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Hundreds evacuated after Wash. gas plant explosion

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A fire broke out on Monday at a Plymouth, Washington, natural gas storage facility operated by Williams Partners, and was followed by an explosion, a local fire department official told Reuters.

The fire started at the facility early on Monday and was followed by an explosion in one storage tank, said Ed Dunbar, a captain with the Benton County Fire District office. Residents within a two-mile (3.2 km) radius of the area were told to evacuate, Dunbar said.

According to its website, Williams operates a liquefied natural gas (LNG) storage facility in Plymouth. To create LNG, natural gas is cooled to minus 260 degrees Fahrenheit at which point it condenses into a clear, orderless liquid, according to Williams' website. The LNG is stored in large tanks, built with a double-wall design, Williams said.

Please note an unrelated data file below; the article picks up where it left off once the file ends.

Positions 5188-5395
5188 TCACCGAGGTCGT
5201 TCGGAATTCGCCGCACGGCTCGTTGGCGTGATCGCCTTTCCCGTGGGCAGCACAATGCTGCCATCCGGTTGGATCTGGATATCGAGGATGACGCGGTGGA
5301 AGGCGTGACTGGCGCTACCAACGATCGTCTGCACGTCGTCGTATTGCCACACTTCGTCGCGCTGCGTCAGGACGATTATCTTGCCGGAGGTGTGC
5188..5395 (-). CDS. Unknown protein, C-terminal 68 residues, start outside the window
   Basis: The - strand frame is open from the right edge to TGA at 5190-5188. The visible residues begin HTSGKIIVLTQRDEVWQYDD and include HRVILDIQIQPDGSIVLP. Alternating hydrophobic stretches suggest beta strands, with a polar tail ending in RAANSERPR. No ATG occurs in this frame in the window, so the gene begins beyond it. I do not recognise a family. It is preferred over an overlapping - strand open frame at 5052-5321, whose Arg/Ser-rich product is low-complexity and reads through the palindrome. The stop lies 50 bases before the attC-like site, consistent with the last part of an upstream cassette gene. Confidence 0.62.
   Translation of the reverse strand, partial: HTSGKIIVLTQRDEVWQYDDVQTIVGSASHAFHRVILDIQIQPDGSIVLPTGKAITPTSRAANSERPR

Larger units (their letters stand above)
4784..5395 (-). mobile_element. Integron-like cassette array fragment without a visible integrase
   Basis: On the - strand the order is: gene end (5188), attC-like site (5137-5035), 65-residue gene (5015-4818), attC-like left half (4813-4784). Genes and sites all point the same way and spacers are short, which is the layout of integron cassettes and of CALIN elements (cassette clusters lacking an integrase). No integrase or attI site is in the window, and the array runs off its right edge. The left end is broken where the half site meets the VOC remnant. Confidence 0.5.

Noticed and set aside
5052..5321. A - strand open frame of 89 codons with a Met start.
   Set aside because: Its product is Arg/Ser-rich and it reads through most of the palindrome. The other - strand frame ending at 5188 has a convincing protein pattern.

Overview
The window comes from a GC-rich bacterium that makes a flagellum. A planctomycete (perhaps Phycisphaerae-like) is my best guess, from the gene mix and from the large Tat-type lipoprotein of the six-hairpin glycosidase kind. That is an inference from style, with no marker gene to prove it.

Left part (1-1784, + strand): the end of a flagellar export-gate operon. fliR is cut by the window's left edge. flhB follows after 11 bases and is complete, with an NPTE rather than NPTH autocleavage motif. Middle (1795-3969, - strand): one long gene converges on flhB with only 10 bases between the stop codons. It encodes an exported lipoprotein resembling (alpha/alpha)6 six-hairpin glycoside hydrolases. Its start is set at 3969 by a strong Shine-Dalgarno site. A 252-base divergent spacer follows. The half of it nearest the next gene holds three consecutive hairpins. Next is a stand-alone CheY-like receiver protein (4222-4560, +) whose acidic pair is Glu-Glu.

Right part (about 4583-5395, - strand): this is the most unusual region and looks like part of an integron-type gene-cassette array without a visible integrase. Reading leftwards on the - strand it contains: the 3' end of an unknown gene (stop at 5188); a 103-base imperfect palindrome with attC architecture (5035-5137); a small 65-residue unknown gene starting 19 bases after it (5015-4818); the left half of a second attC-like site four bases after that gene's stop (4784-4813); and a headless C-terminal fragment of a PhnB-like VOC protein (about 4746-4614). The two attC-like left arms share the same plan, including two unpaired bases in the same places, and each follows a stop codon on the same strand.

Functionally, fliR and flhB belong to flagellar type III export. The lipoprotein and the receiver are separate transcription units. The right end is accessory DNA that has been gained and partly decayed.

In a statement, the company said that one employee was treated for injuries, and the fire — which the company said did not appear to be caused by a pipeline rupture—was mostly extinguished. It added that there was "no hazardous vapor" from stockpiled natural gas.

"The company's top priority right now is ensuring the safety of our employees and surrounding community, as well as cooperating with the local authorities and regulatory agencies," the statement said.

Shares in The Williams Cos Inc fell 1.2 percent in afternoon trading, to near $40.

--By Reuters. CNBC contributed to this report.